Harvard economist Edward Glaeser is an expert on how cities function as economic engines and centers of innovation. He notes that the advantages of density in spurring creativity and productivity are mirrored by the vulnerability it creates to threats like disease. Cities and their most vulnerable residents have borne the brunt of pandemics since antiquity. As Covid-19 tests the resources and resilience of urban centers and confronts leaders with difficult choices, Glaeser explains the policy options for protecting people and stabilizing the economy.
#36 Edward Glaeser - The Case for Cities and for the YIMBYs
Real Estate Addicts
The Real Estate Addicts are thrilled to be joined by Ed Glaeser, Professor of Economics at Harvard University and author of the compelling and provocative book Triumph of the City: How Our Greatest Invention Makes Us Richer, Smarter, Greener, Healthier, and Happier. In this episode we explore why change is unlikely to be as terrifying as people have convinced themselves it’s likely to be, why unleashing private developers and allowing real growth promotes affordability (hint: “There is no repealing the laws of supply and demand!”). We touch on the notion of “landmarks” and Ed explains why “History shouldn’t be a straight jacket”. Other topics we touch on include, public transit, regulatory creep, we compare Detroit to Silicon Valley, Congestion pricing and finally we answer the question, how are good cities like good libraries? Thank you for sharing, rating & reviewing & we look forward to your feedback!
In Betrouwbare Bronnen episode 82 Jaap Jansen en PG Kroeger have a conversation with economist Edward Glaeser, the Fred and Eleanor Glimp professor at Harvard University, specialised in the economy of cities. “Globalisation and new technologies have radically increased the returns to being smart", Glaeser says. "We are social species that get smart by being around other smart people. Face to face contact is still highly relevant, so cities are. On our own we are puny creatures. Collectively, we do miraculous things. Cities are machines for enabling us to collaborate. To buy and sell, to meet and to learn from one another. In a very deep sense, we are an urban species. We become more human when we are surrounded by other humans. And that’s what cities do.” We also talk about problems in city governance, such as building houses for everyone, airbnb and dealing with too many tourists. “Building new houses in Dutch cities is less easier than in the United States, because your cities are more precious and beautiful. Messing with them is a more risky bussiness. If you have to many tourists, you are not charging them enough. And think about some mild law and order interventions. Drunk young tourists wouldn’t behave the same in their hometowns, because they would be locked up and jailed.” Professor Glaeser warns politicians – such as the Democrats in the United States – not to cut off ties with rural areas and their inhabitants. “Succesfull urbanites have to find some common bond with these people, otherwise they’re gonna vote for some other politicians than you. If you nominate candidates that only speak to people who share your values, you have an America that’s split. And the same thing is true everywhere.” Some cities, places and regions mentioned in this conversation: New York, Amsterdam, Houston, Pudong (Shanghai), Mumbai, Singapore, Chicago, the Eastern heartland of the U.S. *** Special thanks go to Tilburg University Society and professor Sylvester Eijffinger who facilitated this converstation when Edward Glaeser visited Tilburg University in january for the Vrienden van Cobbenhagen Lecture 2020. *** Reading more Edward Glaeser’s website Edward Glaeser - Triumph of the city, How Urban Spaces Make Us Human (Pan Macmillan 2012) Robert A. Caro - The Power Broker, Robert Moses and the Fall of New York (Random House, 2004) *** This episode of Betrouwbare Bronnen has been made possible in part by Weee Nederland *** Timeline 00:00:00 – Intro 00:01:09 – Part 1 00:31:03 – Part 2 00:56:50 – Outro 00:57:23 – The End Zie het privacybeleid op https://art19.com/privacy en de privacyverklaring van Californië op https://art19.com/privacy#do-not-sell-my-info.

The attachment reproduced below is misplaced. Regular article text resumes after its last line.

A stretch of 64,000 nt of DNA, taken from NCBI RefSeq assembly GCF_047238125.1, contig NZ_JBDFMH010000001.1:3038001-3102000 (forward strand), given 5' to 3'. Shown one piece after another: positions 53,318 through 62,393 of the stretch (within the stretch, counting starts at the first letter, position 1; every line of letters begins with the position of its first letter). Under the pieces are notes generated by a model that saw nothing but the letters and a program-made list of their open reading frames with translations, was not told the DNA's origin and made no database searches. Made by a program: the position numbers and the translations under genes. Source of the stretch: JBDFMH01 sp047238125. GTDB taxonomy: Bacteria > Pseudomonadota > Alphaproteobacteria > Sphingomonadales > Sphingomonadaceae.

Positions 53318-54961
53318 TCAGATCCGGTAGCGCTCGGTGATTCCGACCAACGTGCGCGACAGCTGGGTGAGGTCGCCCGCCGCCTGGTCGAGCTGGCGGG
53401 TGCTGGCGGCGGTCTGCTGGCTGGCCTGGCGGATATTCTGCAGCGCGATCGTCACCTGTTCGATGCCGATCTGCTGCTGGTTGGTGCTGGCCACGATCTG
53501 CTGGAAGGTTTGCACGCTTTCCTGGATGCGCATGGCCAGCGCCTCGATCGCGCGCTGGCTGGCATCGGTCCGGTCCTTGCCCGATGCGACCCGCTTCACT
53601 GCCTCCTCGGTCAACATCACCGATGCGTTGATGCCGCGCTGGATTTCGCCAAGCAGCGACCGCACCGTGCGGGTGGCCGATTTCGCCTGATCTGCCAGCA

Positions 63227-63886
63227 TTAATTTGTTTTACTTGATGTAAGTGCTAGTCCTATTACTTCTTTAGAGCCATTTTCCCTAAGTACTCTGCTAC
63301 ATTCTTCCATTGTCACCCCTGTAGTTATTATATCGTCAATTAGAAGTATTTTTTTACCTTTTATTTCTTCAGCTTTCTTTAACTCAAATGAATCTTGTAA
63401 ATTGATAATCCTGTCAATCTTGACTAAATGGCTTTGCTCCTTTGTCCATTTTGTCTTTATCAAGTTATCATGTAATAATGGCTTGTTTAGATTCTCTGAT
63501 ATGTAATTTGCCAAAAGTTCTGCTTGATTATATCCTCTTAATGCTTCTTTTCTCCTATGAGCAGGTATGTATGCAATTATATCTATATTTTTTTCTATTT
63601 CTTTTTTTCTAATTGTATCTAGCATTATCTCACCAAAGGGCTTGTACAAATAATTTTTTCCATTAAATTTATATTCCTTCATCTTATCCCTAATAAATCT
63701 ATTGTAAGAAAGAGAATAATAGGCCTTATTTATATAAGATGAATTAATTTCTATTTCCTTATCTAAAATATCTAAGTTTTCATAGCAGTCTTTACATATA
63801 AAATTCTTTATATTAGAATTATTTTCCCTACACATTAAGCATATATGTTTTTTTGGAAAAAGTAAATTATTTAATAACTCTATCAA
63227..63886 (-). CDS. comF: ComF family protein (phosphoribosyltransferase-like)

Edward Glaeser: Should We All Be Living in Cities?
Ask a Harvard Professor
Cities are an integral part of Earth’s future: by 2050, 68 percent of the world’s population will be living in an urban area. Solutions to social problems, from climate change to poverty, will therefore be tied to the fates of cities. In this episode, Glimp professor of economics Ed Glaeser explains why he is overwhelmingly optimistic about urban growth. Cities, he says, are engines of innovation and economic activity that create opportunity. “Humans are a social species that gets smart,” he explains, “by being around other smart people.” When they do, their impact on the planet’s climate is lessened in surprising ways—and in surprising places across the United States.For more information about Harvard Magazine and this podcast, visit www.harvardmagazine.com/podcast and follow us on Twitter, Facebook, and Instagram.A full transcript of this episode can be found at https://www.harvardmagazine.com/2019/podcast/edward-glaeserAsk a Harvard Professor is hosted by Jonathan Shaw and produced by Lydia Carmichael Rosenberg. Our theme music was composed by Louis Weeks.